The Lord then challenges the people who listened and especially those who were critical of Himself. "If anyone wants to do His will, he shall know concerning the doctrine, whether it is from God or whether I speak on My own authority", verse 17. If there was a true desire to seek to understand God and to be obedient, then that person would recognise that what the Lord was saying came from God. The Lord was not seeking glory, prominence, power or whatever for Himself; He lived to glorify the Father. The Lord challenged each person with what He said; were His words true or not? We will see as we go through this chapter that His words were indeed true and only hard heartedness rejected what He said. In verse 18 the Lord plainly said, "He who speaks from himself seeks his own glory; but He who seeks the glory of the One who sent Him is true, and no unrighteousness is in Him."

In verses 19 and 20, the Lord brings into the open the intention of the religious leaders. "'Did not Moses give you the law, yet none of you keeps the law? Why do you seek to kill Me?' The people answered and said, 'You have a demon. Who is seeking to kill You?'"

The reaction of the people is either one of ignorance as to the intention of the Jewish leaders or they were denying what they knew. Either way, the Lord brought home to them the opposition to Himself and that it was contrary to the scriptures. In verse 21 the Lord refers to an act of kindness and healing which resulted in the Jews wanting to kill Him. Verse 21 may well be referring to 5:2-16. The Lord healed a man at the pool of Bethesda and as a result in verse 16 the Jews plotted to kill Him. The Lord was not imagining this threat and He was certainly not possessed by a demon. It was the Spirit of God who lived in the man Jesus and to say it was a demon was a very serious sin. See Matthew 12:31-32.

The Lord goes on to show that the Jews were inconsistent with their own practices by referring to circumcision, "Moses therefore gave you circumcision (not that it is from Moses, but from the fathers), and you circumcise a man on the Sabbath. If a man receives circumcision on the Sabbath, so that the law of Moses should not be broken, are you angry with Me because I made a man completely well on the Sabbath? Do not judge according to appearance, but judge with righteous judgment", verses 22-24. If it was right to maintain the instruction given to Abraham by God and to perform the ceremony on the Sabbath, then surely it was equally right to bring healing on the Sabbath. Was not the Lord of the Sabbath with them? Do not judge according to appearance but judge righteously. How easy it is to judge on appearance because it does not fit with our own preconceived ideas. What a challenge to all believers, to judge righteously! This is right up to date Christian teaching. How much heartache would have been avoided if this scripture was a guiding standard for life!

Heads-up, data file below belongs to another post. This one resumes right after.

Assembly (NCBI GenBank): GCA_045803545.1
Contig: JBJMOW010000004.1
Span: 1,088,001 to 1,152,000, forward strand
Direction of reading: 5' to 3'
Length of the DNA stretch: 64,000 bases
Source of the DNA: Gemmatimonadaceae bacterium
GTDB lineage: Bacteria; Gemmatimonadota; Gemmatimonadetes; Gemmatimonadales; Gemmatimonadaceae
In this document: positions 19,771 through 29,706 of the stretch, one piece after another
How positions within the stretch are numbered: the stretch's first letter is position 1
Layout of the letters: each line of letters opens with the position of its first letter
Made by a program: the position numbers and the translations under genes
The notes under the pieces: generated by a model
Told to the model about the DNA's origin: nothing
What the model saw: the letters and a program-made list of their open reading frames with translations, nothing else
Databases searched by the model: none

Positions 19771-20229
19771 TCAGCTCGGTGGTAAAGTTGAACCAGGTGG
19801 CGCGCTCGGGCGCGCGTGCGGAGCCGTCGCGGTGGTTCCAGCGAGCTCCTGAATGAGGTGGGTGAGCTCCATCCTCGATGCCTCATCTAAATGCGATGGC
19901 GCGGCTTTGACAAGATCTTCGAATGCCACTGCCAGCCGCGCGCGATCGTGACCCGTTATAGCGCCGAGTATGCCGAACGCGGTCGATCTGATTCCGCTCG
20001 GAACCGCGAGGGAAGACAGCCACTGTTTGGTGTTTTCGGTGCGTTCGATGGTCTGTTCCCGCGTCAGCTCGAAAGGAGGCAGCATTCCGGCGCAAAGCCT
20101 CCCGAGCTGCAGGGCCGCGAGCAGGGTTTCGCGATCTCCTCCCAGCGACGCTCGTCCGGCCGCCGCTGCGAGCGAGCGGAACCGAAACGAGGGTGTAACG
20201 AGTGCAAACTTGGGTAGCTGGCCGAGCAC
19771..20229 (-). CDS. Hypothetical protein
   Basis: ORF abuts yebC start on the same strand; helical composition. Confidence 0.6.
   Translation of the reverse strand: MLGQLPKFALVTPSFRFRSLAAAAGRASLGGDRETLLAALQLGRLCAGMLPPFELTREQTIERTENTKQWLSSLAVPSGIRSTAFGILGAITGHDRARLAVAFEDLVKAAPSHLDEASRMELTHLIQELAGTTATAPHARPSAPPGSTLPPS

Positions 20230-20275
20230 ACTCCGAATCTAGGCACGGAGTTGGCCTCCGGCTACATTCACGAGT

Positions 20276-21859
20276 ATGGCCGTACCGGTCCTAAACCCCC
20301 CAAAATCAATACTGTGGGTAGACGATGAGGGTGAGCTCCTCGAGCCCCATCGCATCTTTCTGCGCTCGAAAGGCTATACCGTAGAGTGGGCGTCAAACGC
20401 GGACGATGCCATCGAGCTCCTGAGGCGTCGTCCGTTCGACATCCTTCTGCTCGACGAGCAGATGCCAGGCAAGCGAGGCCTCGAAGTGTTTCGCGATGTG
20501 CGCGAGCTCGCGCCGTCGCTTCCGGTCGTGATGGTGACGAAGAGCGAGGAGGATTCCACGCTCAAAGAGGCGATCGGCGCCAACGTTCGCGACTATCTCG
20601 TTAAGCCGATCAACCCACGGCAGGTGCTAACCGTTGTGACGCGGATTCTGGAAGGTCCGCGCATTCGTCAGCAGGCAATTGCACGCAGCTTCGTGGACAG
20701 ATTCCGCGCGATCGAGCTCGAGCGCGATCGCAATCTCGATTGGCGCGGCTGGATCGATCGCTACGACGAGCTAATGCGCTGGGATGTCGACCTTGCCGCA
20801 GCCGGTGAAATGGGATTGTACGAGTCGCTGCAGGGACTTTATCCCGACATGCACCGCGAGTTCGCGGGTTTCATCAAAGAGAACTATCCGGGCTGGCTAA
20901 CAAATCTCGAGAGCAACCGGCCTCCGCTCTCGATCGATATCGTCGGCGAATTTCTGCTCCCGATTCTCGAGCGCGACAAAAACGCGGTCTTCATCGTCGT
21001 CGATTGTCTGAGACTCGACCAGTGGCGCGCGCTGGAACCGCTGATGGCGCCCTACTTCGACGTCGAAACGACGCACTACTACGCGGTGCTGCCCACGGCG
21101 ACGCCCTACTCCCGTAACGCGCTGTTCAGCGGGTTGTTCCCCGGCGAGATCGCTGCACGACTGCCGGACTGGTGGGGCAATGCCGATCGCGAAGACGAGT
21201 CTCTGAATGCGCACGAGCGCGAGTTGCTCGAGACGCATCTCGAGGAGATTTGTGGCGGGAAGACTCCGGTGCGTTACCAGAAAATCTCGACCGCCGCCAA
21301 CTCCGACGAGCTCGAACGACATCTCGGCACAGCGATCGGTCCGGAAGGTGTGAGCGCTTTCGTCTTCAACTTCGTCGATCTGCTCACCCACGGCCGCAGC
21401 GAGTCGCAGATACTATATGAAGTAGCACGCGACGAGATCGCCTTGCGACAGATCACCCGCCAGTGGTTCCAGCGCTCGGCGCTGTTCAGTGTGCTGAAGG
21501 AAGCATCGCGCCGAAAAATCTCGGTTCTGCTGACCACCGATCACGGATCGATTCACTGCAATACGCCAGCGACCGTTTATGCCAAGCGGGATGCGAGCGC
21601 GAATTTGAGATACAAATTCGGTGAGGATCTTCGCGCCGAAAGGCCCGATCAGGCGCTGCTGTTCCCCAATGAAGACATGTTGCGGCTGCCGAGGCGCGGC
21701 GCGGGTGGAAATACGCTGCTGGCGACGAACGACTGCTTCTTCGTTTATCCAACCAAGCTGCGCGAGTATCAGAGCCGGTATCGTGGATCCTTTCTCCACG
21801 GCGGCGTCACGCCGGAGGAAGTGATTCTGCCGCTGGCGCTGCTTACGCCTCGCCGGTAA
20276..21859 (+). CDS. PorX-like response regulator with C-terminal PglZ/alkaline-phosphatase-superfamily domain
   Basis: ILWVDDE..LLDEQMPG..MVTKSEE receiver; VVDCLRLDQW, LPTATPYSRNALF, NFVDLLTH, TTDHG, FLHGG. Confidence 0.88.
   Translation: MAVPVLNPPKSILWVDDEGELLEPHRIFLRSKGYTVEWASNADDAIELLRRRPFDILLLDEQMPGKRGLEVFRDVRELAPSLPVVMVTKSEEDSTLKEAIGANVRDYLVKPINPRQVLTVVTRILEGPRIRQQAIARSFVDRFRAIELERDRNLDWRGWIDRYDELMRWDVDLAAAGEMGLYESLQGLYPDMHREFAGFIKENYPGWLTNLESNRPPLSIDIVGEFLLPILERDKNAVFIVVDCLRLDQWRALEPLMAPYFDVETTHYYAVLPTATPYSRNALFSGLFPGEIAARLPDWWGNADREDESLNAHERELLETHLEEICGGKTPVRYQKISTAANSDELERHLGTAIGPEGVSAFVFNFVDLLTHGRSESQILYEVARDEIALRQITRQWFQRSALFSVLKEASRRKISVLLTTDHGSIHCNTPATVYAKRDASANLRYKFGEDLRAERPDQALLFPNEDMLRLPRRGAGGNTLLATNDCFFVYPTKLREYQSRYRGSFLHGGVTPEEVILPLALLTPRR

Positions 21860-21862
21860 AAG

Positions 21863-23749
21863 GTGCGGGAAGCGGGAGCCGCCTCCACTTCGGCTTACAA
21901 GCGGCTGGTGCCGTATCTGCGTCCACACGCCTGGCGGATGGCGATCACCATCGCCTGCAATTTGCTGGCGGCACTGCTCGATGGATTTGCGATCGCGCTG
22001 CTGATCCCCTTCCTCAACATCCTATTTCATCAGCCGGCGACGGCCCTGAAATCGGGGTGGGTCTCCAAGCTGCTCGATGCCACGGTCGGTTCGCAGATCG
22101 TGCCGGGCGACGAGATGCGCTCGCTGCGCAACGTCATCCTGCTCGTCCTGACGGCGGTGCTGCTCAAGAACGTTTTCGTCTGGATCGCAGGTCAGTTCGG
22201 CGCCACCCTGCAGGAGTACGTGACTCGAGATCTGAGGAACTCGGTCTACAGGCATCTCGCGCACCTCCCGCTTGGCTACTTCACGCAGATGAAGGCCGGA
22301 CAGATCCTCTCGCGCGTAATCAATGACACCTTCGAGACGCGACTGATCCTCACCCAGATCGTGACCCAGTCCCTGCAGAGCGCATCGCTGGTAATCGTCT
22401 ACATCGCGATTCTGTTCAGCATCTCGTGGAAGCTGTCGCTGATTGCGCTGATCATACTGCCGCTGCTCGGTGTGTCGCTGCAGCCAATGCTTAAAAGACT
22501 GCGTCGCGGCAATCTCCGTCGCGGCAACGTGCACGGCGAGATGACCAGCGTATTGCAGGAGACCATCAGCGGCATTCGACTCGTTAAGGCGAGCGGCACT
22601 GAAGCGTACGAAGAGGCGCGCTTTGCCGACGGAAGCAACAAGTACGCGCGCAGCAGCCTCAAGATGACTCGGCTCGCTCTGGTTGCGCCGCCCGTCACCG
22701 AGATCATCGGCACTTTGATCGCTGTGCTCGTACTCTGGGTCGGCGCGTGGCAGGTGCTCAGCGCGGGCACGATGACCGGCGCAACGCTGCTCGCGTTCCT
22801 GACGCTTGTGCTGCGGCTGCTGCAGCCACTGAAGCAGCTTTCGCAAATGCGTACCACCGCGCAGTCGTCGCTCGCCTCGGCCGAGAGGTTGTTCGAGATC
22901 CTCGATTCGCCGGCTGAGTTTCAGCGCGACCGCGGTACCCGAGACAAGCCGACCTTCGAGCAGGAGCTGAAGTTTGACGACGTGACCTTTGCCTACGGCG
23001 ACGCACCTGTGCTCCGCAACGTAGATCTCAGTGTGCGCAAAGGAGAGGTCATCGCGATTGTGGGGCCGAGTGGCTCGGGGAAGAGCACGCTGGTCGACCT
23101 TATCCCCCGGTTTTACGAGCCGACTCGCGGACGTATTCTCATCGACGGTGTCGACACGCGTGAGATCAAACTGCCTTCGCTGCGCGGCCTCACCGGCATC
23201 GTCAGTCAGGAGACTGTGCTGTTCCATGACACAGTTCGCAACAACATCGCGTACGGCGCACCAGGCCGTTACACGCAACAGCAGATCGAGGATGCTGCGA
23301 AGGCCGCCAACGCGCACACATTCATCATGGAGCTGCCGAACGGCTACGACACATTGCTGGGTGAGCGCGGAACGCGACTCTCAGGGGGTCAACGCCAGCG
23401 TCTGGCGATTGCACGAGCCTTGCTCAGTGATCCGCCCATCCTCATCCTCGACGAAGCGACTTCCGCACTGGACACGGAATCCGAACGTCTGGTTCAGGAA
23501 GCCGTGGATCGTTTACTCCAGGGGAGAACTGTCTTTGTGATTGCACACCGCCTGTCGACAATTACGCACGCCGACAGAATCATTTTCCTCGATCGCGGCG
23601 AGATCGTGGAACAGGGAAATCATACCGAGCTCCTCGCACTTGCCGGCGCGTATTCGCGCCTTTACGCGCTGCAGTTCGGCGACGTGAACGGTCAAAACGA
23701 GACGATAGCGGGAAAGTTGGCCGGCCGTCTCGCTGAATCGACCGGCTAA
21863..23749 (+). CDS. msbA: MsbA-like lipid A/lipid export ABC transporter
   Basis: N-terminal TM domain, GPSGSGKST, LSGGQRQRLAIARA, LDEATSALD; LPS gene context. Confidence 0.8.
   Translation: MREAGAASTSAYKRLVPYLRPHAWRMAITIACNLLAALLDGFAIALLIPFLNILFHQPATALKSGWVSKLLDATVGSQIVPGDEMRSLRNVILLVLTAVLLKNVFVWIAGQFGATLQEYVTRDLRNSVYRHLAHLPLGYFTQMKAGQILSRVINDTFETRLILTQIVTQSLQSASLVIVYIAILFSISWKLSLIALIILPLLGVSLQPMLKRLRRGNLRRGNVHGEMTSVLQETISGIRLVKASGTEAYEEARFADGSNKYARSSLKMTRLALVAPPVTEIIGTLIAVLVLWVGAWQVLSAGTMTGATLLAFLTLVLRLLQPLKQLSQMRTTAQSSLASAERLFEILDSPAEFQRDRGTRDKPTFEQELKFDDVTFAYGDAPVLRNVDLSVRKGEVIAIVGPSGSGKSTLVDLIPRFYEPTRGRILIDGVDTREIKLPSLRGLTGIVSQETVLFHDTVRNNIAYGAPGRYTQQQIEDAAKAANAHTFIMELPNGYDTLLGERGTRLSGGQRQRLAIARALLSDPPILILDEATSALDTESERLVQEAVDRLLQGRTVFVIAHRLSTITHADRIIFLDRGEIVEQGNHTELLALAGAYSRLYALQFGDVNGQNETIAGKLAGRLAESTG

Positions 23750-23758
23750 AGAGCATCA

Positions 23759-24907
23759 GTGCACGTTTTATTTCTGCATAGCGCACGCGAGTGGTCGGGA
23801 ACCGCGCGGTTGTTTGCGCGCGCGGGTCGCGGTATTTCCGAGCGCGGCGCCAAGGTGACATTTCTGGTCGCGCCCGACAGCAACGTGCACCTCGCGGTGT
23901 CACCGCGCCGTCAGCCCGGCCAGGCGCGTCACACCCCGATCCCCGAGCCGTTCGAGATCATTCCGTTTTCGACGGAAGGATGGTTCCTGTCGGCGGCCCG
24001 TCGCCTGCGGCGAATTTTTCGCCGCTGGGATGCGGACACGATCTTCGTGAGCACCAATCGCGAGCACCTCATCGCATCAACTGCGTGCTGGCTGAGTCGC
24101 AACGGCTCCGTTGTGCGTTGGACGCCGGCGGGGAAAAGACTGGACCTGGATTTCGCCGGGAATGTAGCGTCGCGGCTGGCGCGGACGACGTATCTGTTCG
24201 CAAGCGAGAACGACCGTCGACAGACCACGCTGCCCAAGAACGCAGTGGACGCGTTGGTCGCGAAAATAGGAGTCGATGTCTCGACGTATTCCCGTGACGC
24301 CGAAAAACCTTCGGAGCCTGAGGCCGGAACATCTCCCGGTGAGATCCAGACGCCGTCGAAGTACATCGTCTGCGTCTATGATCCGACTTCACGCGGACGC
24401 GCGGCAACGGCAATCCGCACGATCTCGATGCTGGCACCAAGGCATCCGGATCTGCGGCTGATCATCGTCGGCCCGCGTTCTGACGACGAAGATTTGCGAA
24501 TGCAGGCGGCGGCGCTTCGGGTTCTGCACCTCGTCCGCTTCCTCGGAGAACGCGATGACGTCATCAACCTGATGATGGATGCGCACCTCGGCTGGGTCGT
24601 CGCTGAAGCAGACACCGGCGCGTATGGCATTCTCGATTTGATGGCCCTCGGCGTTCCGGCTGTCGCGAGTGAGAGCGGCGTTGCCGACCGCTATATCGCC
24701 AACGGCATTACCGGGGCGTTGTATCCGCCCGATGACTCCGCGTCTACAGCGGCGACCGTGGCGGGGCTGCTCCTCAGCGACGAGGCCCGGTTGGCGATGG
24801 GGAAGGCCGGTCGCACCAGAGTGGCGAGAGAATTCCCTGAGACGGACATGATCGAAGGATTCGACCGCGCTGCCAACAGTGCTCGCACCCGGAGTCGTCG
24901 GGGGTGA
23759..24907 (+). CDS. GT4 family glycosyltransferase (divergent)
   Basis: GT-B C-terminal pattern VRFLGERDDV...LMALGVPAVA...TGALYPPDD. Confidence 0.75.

Verses 25-27 refer to people who lived in Jerusalem. They were well aware of the intention of the Jews to apprehend and kill the Lord Jesus. What surprised them was the fact that Jesus was openly teaching. The people began to wonder if the rulers now thought that Jesus was the Christ. From verse 27 we see that those from Jerusalem did not believe He could be the Christ because He was from Nazareth. The Lord had fully represented God the Father and taught the people that His real origin was heaven. This, of course, only infuriated the Jews, moving them to seek a way by which they could arrest Him, verse 30. But, the Lord could not be apprehended until the right moment came.

As a result of the Lord's teaching some of the people believed in Him. This stirs the Pharisees and the chief priests into action and they send soldiers to arrest Him. At this point the Lord speaks about going away. The Lord is referring to His arrest, crucifixion and eventual ascension. But the people misunderstand, thinking that He intends to leave the country!

As we reach the last day of the feast the Lord Jesus makes a final appeal to the people, "On the last day, that great day of the feast, Jesus stood and cried out, saying, "If anyone thirsts, let him come to Me and drink. He who believes in Me, as the Scripture has said, out of his heart will flow rivers of living water." But this He spoke concerning the Spirit, whom those believing in Him would receive; for the Holy Spirit was not yet given, because Jesus was not yet glorified", verses 37-39. This appeal is reminiscent of the Lord's conversation with the Samaritan woman in chapter 4. The Lord directs people to Himself as the only one who can give living water. The Lord was referring to what would happen on the day of Pentecost. Pentecost is now past; believers now receive the Spirit of God immediately they accept the Lord Jesus as Saviour and Lord, see Ephesians 1:13.

Verses 40-43 show the impact that the words of Jesus had on the people. "Therefore many from the crowd, when they heard this saying, said, "Truly this is the Prophet." Others said, "This is the Christ," but some said, "Will the Christ come out of Galilee? Has not the Scripture said that the Christ comes from the seed of David and from the town of Bethlehem, where David was?" So there was a division among the people because of Him."